Organizing Notes

Bruce Gagnon is coordinator of the Global Network Against Weapons & Nuclear Power in Space. He offers his own reflections on organizing and the state of America's declining empire....

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Name:
Location: Bath, Maine, United States

I grew up in a military family and joined the Air Force in 1971 during the Vietnam War. It was there that I became a peace activist.

Wednesday, August 01, 2018

Imagine this....



Imagine this
Canada and Mexico
declare
that because
Washington
is crazy and unpredictable
they feel insecure
and need protection

thus
Ottawa and Mexico City
have invited
Russia and China
to set up joint
military bases in
both their countries
at various points
along the US
northern and southern borders
to defend them
against an increasingly
hostile Washington

How might that go down
in the District of Columbia?

How would CNN, FOX, MSNBC
spin that story?
How about the New York Times
and the Washington Post?

Do you think the Pentagon
would go on nuclear alert?

Would the US rush to
the UN Security Council
with a resolution in hand
calling these new bases
along US borders
naked aggression?

My mother used to say:
What's good for the goose,
is good for the gander.

Bruce


Addendum:

Conn Hallinan writes in Counterpunch

The story goes back more than three decades to the fall of the Berlin Wall and eventual re-unification of Germany. At the time, the Soviet Union had some 380,000 troops in what was then the German Democratic Republic. Those forces were there as part of the treaty ending World War II, and the Soviets were concerned that removing them could end up threatening the USSR’s borders. The Russians have been invaded—at terrible cost—three times in a little more than a century.

So West German Chancellor Helmet Kohl, U.S. Secretary of State James Baker, and Soviet Premier Mikhail Gorbachev cut a deal. The Soviets agreed to withdraw troops from Eastern Europe as long as NATO did not fill the vacuum, or recruit members of the Soviet-dominated Warsaw Pact. Baker promised Gorbachev that NATO would not move “one inch east.”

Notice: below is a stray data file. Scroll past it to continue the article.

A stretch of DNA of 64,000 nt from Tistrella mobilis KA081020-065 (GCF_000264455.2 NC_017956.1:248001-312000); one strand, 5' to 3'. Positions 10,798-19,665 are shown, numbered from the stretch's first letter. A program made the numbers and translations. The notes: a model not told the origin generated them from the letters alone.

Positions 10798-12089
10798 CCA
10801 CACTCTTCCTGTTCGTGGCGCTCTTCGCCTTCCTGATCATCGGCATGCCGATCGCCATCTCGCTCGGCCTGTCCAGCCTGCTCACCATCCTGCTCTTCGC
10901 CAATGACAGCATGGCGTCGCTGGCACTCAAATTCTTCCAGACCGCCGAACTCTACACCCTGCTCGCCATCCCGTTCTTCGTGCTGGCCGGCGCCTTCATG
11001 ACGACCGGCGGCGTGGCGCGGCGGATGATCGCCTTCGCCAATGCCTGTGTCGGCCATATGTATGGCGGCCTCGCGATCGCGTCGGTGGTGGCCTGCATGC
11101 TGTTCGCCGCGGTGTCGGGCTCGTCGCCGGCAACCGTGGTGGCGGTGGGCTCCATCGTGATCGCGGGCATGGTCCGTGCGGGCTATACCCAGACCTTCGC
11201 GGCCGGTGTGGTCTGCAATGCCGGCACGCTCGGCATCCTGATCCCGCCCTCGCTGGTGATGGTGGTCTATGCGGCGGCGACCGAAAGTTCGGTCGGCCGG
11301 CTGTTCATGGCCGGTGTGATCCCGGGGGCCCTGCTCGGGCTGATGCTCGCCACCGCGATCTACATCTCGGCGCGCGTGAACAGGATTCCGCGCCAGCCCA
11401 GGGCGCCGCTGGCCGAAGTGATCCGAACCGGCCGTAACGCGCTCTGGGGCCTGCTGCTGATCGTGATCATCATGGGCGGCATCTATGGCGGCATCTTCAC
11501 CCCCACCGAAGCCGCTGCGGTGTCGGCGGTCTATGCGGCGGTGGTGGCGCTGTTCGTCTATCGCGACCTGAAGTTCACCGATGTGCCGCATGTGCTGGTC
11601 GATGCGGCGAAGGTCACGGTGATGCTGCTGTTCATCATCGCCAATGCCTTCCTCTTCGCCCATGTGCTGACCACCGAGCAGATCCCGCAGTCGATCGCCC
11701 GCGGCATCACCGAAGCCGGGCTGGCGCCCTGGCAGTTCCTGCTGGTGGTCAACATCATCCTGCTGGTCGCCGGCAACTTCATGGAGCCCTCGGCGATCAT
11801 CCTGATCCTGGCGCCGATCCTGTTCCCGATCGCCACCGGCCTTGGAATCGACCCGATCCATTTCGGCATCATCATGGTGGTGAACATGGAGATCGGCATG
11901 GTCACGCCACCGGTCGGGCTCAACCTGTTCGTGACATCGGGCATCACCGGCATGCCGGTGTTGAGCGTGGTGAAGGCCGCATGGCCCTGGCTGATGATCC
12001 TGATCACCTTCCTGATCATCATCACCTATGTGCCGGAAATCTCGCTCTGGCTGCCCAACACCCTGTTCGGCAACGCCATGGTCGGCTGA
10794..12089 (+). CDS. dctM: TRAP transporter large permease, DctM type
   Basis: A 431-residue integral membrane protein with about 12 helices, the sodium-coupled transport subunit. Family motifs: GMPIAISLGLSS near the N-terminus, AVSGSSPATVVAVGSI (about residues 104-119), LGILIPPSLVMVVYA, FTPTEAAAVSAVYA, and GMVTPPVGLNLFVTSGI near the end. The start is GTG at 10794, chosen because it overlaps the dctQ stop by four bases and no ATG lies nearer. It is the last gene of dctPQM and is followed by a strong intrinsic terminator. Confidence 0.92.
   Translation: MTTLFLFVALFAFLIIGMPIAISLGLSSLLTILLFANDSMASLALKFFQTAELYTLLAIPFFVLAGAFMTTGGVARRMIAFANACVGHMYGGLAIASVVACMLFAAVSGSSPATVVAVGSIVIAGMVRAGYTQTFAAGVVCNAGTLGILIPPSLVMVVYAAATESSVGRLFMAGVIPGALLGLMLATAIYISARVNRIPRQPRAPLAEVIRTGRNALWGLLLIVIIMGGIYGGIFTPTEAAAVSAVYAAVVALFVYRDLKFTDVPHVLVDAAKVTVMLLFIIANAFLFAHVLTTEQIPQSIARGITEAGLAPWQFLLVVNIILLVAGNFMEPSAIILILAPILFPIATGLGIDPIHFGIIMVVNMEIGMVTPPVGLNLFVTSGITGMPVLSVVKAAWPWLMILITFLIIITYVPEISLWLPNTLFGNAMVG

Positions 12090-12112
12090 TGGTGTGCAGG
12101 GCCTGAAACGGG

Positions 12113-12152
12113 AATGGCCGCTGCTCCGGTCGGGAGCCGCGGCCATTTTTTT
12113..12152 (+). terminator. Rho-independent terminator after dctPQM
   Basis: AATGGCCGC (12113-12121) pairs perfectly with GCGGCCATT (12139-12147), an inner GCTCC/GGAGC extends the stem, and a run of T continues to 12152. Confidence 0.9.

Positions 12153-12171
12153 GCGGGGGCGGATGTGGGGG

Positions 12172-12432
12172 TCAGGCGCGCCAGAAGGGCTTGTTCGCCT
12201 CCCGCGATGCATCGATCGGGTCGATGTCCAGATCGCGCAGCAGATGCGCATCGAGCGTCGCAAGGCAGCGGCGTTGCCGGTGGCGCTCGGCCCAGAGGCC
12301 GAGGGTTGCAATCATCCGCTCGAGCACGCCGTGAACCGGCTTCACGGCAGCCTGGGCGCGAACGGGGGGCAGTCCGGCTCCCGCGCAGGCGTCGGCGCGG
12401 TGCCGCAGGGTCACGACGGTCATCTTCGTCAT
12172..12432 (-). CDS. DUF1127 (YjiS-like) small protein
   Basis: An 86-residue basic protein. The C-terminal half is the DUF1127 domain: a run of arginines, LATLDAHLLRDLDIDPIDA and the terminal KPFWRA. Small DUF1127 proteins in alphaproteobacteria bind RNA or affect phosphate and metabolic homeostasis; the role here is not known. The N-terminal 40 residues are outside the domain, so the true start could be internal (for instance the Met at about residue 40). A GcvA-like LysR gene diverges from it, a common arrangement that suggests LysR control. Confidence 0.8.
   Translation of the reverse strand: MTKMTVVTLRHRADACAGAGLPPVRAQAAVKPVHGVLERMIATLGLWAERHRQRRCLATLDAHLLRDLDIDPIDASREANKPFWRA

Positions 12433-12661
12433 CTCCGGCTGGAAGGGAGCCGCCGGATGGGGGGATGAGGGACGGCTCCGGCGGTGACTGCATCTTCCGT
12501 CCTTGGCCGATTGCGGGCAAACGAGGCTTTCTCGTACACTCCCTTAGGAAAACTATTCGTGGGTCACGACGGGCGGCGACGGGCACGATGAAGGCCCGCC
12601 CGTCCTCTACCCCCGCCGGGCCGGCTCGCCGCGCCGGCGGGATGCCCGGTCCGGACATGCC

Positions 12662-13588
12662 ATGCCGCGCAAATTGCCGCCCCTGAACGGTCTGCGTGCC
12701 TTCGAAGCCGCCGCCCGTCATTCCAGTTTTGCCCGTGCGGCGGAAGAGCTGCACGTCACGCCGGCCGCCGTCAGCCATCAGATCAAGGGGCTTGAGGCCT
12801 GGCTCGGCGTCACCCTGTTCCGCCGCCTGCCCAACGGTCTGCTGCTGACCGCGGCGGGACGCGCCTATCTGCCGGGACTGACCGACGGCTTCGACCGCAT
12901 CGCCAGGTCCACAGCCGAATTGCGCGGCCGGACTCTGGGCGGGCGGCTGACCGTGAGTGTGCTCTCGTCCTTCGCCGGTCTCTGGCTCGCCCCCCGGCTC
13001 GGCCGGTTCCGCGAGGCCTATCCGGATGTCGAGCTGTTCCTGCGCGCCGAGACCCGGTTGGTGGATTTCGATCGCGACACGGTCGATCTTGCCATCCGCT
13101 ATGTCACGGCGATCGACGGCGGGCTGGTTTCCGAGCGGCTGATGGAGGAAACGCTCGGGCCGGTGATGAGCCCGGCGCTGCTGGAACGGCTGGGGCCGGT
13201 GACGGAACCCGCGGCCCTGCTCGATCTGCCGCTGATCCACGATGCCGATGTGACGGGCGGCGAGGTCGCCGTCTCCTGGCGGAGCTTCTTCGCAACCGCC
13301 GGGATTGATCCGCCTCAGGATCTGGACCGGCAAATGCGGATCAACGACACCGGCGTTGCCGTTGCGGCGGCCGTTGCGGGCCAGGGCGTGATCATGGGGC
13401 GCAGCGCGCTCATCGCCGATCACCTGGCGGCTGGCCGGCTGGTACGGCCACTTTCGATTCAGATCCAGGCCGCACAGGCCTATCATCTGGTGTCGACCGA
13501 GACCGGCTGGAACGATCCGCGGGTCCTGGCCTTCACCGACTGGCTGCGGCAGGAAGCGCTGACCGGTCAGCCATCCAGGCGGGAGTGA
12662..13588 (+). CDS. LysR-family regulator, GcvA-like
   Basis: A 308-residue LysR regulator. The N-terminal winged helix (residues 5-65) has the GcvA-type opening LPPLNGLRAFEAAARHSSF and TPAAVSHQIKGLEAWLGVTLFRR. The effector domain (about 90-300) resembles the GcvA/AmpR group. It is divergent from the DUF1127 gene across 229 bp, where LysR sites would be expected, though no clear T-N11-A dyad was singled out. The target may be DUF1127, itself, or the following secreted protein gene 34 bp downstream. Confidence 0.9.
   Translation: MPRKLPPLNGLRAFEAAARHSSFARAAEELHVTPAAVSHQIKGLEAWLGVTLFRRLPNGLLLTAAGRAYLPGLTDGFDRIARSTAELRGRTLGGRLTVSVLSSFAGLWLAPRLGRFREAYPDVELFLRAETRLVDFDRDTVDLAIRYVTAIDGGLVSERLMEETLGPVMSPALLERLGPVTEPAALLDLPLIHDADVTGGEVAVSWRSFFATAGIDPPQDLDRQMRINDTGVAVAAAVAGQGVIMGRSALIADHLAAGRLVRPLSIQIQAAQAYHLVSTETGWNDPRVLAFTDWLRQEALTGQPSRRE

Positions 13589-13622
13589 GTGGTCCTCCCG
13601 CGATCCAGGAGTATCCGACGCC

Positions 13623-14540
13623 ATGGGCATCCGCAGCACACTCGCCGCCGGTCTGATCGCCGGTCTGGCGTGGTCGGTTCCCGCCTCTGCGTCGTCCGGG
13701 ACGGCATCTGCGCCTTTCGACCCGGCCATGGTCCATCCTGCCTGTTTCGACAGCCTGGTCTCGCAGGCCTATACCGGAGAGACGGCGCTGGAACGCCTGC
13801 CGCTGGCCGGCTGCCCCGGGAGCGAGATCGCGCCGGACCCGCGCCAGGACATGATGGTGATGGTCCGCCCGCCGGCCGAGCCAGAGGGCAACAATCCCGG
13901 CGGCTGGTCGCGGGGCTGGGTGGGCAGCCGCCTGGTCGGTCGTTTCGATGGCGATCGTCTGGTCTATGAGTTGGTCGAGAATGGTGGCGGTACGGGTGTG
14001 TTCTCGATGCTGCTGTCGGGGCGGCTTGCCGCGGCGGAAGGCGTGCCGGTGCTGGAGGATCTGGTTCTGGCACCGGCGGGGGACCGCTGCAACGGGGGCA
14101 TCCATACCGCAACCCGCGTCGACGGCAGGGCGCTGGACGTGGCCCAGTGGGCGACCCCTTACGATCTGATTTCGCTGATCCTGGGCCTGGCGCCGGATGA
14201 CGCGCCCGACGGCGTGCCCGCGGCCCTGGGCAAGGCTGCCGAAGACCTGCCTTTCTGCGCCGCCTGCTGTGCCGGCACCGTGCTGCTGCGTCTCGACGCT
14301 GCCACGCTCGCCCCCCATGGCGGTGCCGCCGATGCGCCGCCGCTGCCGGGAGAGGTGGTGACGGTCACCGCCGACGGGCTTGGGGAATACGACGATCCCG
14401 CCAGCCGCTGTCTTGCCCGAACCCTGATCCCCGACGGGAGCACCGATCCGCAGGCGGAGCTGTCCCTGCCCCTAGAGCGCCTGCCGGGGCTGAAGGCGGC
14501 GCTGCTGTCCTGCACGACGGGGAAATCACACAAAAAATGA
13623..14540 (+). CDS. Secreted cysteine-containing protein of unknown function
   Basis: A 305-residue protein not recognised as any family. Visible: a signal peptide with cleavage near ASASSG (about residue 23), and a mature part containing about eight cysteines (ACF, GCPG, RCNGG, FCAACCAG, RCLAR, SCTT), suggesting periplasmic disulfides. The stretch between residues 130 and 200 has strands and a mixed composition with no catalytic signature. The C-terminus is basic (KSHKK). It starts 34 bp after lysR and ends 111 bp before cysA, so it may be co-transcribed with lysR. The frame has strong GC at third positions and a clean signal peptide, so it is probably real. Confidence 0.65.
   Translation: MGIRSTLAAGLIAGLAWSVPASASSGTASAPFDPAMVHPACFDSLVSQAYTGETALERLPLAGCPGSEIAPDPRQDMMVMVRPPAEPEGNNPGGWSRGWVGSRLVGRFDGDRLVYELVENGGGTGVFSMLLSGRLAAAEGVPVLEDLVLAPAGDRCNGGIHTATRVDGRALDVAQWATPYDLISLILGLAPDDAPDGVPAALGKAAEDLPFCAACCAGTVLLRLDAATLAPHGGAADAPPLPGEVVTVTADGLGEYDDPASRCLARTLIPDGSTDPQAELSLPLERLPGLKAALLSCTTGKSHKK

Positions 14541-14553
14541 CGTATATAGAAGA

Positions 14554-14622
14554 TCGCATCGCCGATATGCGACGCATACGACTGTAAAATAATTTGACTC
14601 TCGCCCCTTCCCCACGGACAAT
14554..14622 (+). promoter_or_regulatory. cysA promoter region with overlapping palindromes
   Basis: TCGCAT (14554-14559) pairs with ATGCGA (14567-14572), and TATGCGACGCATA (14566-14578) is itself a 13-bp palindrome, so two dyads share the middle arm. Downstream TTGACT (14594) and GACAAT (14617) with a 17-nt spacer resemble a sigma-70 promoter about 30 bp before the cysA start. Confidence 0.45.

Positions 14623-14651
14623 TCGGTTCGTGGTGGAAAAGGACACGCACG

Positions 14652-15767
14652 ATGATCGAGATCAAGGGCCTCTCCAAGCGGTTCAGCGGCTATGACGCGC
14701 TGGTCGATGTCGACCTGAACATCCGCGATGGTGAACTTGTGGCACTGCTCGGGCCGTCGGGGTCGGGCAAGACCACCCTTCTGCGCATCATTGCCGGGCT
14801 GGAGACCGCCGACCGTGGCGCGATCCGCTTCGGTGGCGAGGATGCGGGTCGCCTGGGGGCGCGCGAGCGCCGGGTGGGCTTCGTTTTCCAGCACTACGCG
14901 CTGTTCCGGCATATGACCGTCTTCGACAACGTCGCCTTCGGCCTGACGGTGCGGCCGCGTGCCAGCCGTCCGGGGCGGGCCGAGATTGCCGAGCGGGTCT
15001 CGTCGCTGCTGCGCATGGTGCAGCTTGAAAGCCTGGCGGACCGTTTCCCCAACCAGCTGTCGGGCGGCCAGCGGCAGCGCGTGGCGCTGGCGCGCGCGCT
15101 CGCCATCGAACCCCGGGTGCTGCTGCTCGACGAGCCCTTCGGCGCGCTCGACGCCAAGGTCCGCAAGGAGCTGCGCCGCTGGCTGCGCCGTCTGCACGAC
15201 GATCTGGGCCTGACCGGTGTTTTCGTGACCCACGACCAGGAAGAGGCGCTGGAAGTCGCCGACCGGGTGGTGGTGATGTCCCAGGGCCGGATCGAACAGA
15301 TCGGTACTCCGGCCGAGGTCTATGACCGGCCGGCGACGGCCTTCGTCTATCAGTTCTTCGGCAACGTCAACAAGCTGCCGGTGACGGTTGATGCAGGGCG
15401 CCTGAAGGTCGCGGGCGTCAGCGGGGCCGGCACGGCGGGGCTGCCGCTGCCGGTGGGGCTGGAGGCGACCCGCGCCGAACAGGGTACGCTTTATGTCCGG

The agreement was never written down, but it was followed in practice. NATO stayed west of the Oder and Neisse rivers, and Soviet troops returned to Russia. The Warsaw Pact was dissolved in 1991.

But President Bill Clinton blew that all up in 1999 when the U.S. and NATO intervened in the civil war between Serbs and Albanians over the Serbian province of Kosovo. Behind the new American doctrine of “responsibility to protect,” NATO opened a massive 11-week bombing campaign against Serbia.

From Moscow’s point of view the war was unnecessary. The Serbs were willing to withdraw their troops and restore Kosovo’s autonomous status. But NATO demanded a large occupation force that would be immune from Serbian law, something the nationalist-minded Serbs would never agree to. It was virtually the same provocative language the Austrian-Hungarian Empire had presented to the Serbs in 1914, language that set off World War I.

In the end, NATO lopped off part of Serbia to create Kosovo and re-drew the post World War II map of Europe, exactly what the Alliance charges that Russia has done with its seizure of the Crimea.

But NATO did not stop there. In 1999 the Alliance recruited former Warsaw Pact members Hungary, Poland and the Czech Republic, adding Bulgaria and Romania four years later. By the end of 2004, Moscow was confronted with NATO in Latvia, Lithuania and Estonia to the north, Poland to the west, and Bulgaria and Turkey to the south. Since then, the Alliance has added Slovakia, Slovenia, Albania, Croatia, and Montenegro. It has invited Georgia, Ukraine, Macedonia and Bosnia and Herzegovina to apply as well.

When the NATO document chastises Russia for “provocative” military activities near the NATO border, it is referring to maneuvers within its own border or one of its few allies, Belarus."

Read the full article here 

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